Christianity Today published a recent tribute marking the 98th birthday of Billy Graham. The now-aging evangelist was instrumental in the founding of the publication.
In the friendly article (titled “The Remarkable Mr. Graham”), biographer Grant Wacker noted that Graham held firm — “decade after decade” — to his central beliefs. He added, however, that the changes Graham made “form a large part of the preacher’s legacy.”
(My observation: Unlike his son, the elder Graham had the ability to think and grow.)
Wacker enumerated those changes, noting, first, that “Graham moved from biblical literalism to a more dynamic sense of biblical infallibility.” That is, the Bible’s authority was rooted not in its historical or scientific accuracy but in doing what it promised: to “bring people to faith in Christ.”
The second change Wacker noted concerned Graham’s understanding of salvation.
Graham, he said, moved beyond his earlier “ready-set-go” understanding of conversion: Stand up, go to the front, sign a decision card, join a church and then witness to your new-found faith. He made room for other ways of experiencing God’s redemptive grace — noting that his wife, Ruth, grew up in such grace and never had that single moment of decision.
Wacker cited other changes such as Graham, widely known for emphasizing personal conversion, increasing his calls for social reform as well. And, said Wacker, he moved from the familiar threats of hellfire, brimstone and eternal torment to describing hell as “separation from God’s love.”
Also, Graham grew in his ecumenism, the article noted, and refused to take on the role of God when it came to judging the eternal fate of others.
Reading the article took me back to my seminary days when professors and other Southern Baptist leaders of the 1980s were castigated for similar understandings of the biblical faith.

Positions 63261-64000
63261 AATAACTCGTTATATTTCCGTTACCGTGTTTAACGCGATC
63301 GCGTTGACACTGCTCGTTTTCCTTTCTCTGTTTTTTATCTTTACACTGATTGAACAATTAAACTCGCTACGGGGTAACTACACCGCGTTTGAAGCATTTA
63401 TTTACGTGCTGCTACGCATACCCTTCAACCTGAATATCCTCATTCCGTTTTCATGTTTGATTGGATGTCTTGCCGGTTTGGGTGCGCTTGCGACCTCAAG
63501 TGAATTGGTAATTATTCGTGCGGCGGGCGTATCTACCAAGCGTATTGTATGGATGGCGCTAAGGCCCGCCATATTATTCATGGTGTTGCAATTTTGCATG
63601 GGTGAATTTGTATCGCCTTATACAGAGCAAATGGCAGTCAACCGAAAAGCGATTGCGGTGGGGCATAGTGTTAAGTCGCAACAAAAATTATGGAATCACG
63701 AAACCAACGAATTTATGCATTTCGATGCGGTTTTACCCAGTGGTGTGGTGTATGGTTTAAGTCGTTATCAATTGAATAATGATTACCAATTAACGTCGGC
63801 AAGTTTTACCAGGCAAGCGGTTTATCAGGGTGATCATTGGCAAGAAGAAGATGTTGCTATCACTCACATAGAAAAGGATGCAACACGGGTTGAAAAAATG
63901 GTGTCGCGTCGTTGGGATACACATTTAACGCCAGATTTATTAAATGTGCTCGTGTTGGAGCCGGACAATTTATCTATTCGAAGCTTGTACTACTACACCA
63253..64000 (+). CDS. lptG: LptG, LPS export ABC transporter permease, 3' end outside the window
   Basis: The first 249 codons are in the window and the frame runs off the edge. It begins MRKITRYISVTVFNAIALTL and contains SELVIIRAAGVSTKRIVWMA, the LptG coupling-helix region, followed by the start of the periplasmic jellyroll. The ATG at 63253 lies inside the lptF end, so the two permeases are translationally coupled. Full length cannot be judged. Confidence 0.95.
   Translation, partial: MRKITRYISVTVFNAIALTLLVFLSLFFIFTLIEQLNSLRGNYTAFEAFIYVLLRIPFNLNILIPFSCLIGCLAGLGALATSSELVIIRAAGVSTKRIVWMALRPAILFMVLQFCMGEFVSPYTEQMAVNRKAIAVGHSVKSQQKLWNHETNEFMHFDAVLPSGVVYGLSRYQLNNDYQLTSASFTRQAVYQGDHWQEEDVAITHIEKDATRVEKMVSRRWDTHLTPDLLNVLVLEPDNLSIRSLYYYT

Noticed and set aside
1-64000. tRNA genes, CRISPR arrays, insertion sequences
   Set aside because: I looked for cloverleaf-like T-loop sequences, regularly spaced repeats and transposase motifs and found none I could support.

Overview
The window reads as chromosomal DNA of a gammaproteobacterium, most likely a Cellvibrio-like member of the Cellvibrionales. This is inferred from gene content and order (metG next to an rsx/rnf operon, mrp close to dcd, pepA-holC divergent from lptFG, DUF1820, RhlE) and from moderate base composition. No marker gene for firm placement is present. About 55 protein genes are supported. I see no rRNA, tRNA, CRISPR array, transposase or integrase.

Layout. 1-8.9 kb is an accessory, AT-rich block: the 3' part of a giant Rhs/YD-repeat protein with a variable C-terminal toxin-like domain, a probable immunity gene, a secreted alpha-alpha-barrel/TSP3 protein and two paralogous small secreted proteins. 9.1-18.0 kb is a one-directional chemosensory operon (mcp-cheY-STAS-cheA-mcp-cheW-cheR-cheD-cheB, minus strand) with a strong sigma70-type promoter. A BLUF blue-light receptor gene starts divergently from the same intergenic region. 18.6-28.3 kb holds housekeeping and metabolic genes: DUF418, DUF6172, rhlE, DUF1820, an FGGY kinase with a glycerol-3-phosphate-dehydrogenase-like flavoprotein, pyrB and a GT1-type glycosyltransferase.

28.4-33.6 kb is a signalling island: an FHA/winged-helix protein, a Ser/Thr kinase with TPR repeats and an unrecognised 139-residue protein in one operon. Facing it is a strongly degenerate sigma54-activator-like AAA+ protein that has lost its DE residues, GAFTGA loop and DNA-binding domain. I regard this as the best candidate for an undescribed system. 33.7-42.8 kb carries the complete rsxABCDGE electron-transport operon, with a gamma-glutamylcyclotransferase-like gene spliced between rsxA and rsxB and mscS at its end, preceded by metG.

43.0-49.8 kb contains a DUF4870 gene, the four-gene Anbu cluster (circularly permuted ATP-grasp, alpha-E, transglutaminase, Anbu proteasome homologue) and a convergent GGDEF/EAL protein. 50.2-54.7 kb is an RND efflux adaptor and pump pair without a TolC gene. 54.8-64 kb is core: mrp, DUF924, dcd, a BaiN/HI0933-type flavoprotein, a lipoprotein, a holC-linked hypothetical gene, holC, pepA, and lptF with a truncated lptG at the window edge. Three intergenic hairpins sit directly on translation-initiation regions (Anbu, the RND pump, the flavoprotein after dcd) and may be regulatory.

Fundamentalists don’t appreciate change, especially the expansion of minds and hearts. And in an effort to seek or retain power they will eagerly call those who do grow in their understandings and application of faith everything but “Christian.”
Later in the day Supertramp came on the radio singing “The Logical Song.” A few words jumped out to me: “Now watch what you say or they’ll be calling you a radical, liberal, fanatical, …” Ha! Indeed they will.
Those who grow in their understanding of the Bible and the Christian faith get tagged with negative labels by those who don’t ever expand their minds and hearts. That is the way fundamentalism works — trying to protect something that doesn’t need to be protected.
Yet often there are those who function in similar ways out of fear more than conviction.
That thought resurfaced when I read about how the Baptist General Convention of Texas (BGCT) — the more-moderate of the two Southern Baptist Convention-related state conventions there — is poised to boot out two fine congregations for being too accepting and affirming of LGBT Christians.
Apparently BGCT leaders fear losing funds from other churches if they don’t carry out such ugly actions — although they fly in the face of the once time-honored Baptist understanding of local church autonomy. And these are two darn good churches in Dallas and Austin.
With all the needs and challenges to be faced today, labeling and pushing around other Christians out of fear — and resisting growing understandings of the biblical faith — don’t appear to be the highest priorities. Such foolishness just compounds the damaged, self-destructive witness of American Christianity as something less loving than Jesus.
Supertramp also noted: “There are times when all the world’s asleep.” Sadly, it seems so.
At the least, it’s time for some to wake up to the reality that the widening of God’s grace cannot be corralled by those who think they have it all figured out and must fearfully protect their settled conclusions. Expanding minds and hearts should not be feared.